A woman in Argentina took a kitten home after finding it near a settlement in Tucuman province and ended up with a big surprise.
When Florencia Lobo took the feline for a checkup a couple of months later, the vet told her this was no housecat, RTE News reports. (The cat and another kitten had been found near a deceased adult cat; the other kitten did not survive.)
“The vet didn’t know what it was but said it was not a normal cat and gave me the number of the [Horco Molle nature] reserve,” Lobo was quoted saying.
President Donald Trump has signed into law a bill making abusive behavior toward animals a federal felony, ABC News reports.
The bill, called the the Preventing Animal Cruelty and Torture (PACT) Act, was previously passed by the House and the Senate.
CBS News has reported that the bipartisan legislation applies to offenses such as “crushing, burning, drowning, suffocating, impaling and other bodily injury” toward animals.
The bill was introduced in the House by Republican Vern Buchanan and Democrat Ted Deutch, both of Florida. The New York Times reports that the law makes certain acts of cruelty “punishable with fines and up to seven years in prison.”
Kitty Block, CEO of the Humane Society of the United States, said the law “makes a statement about American values.”
A 59-year-old Texas woman was attacked and killed by feral hogs on Nov. 24. According to the New York Times, this is the fifth documented fatal wild hog attack in the country since 1825.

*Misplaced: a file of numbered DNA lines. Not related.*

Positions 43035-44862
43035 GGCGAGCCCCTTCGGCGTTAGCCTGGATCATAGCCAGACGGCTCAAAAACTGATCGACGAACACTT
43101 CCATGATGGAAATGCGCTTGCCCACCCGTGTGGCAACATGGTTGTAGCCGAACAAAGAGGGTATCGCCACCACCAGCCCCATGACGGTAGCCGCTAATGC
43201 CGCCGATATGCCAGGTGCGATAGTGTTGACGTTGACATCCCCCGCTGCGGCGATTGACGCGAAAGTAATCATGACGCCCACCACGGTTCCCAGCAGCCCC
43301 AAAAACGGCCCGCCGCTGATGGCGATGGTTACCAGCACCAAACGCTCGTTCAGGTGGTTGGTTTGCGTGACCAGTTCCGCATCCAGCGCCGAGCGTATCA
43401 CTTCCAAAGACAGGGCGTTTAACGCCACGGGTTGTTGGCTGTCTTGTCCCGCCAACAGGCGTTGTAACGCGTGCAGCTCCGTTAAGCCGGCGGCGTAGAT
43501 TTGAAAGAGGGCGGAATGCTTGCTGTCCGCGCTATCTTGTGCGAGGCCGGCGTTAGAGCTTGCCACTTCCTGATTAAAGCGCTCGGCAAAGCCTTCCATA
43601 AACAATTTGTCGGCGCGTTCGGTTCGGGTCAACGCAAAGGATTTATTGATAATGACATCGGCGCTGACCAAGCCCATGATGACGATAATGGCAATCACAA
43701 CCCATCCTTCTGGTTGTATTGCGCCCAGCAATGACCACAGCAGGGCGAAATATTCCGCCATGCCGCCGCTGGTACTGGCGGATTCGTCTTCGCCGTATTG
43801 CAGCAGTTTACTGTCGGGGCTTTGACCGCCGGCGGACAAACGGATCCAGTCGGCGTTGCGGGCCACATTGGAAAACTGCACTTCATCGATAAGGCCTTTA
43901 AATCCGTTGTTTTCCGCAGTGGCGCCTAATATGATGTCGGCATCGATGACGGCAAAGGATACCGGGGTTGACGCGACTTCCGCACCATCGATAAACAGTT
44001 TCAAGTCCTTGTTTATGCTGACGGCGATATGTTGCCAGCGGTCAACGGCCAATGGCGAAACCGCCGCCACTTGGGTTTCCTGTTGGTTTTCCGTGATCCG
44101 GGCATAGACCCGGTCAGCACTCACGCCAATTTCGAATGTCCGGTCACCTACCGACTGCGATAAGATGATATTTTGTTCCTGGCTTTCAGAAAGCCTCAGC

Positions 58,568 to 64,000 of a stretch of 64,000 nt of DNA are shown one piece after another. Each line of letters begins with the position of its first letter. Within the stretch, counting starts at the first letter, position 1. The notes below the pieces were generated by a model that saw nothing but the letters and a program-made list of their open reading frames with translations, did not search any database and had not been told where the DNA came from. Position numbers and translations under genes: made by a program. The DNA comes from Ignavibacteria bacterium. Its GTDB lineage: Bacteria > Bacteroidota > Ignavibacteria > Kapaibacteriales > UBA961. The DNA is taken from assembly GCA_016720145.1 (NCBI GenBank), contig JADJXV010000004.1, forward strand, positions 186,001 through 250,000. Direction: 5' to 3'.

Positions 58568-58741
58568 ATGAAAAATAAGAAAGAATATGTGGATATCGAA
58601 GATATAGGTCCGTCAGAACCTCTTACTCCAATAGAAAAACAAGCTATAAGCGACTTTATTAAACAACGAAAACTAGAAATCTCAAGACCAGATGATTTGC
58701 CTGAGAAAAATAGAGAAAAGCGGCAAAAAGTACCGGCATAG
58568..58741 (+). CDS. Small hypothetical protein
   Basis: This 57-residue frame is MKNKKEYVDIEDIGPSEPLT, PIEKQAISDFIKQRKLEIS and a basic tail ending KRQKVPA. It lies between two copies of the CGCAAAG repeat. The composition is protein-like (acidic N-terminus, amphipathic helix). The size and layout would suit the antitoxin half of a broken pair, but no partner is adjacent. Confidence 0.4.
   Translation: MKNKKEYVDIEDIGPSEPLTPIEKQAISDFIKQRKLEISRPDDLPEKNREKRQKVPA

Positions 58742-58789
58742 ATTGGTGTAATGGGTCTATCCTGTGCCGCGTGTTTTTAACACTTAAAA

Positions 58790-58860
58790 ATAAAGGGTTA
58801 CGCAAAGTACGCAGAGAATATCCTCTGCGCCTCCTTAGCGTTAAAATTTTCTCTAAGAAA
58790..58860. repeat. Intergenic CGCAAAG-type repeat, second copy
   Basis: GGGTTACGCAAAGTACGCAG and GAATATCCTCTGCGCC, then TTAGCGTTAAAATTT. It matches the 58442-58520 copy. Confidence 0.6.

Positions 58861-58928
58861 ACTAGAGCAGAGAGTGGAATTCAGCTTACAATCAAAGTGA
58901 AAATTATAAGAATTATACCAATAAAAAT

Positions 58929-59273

The victim, Christine Rollins, had just parked her car outside of the home of an older couple she worked for as a caretaker in rural Anahuac, Texas. According to the New York Times, she was just a few steps away from the front door when she was attacked in the early hours of the morning.
Hog attacks are rare, the article said. However if wild pigs feel trapped or are defending their offspring, they can become aggressive toward humans and other animals.
Sheriff Brian C. Hawthorne of Chambers County told the New York Times that the tragedy was one of the worst he had seen in his 35-year career. As developers build houses in rural areas of Texas, more wild hogs are coming into contact with people.
The wild pig population in Texas ranges between 3 to 5 million pigs. Experts say that’s a conservative estimate based on a very large and widely distributed wild pig herd that is increasing rapidly throughout the state’s diverse regions.
Dale Nolte, program manager for the USDA APHIS National Feral Swine Damage Management Program, told Farm Journal’s PORK earlier this year that when it comes to removing wild pigs, state wildlife agencies have jurisdiction. However, Nolte’s program provides resources and works with state agencies through wildlife service state directors to develop strategies for removing animals, generally accomplished by trapping or through their aerial program.
“In Texas, for example, the problems are huge,” he says. “We don’t have resources to assist everyone immediately. But state agencies and wildlife service state directors help us identify where to focus the available resources.”
If you are in areas where feral swine are rare, report sightings of pigs – dead or alive – so authorities can monitor and remove animals if possible.
It’s also important to be aware of human health risks from feral swine interaction, he adds. Feral swine can carry several zoonotic diseases such as hepatitis, leptospirosis, brucellosis, and more that can be passed on to people.
“People have suffered severe consequences because of encounters with feral pigs,” Nolte says. “It’s important to know there are risks.”
A turkey saved a driver from a speeding ticket in Livermore, California.
The Livermore Police Department posted body camera video of the incident on Twitter. A police officer pulled over a driver on Monday. He was trying to write a ticket when a turkey kept approaching him.
Officials believe 10 animals perished in a barn fire at the African Safari Wildlife Park near Port Clinton, Ohio.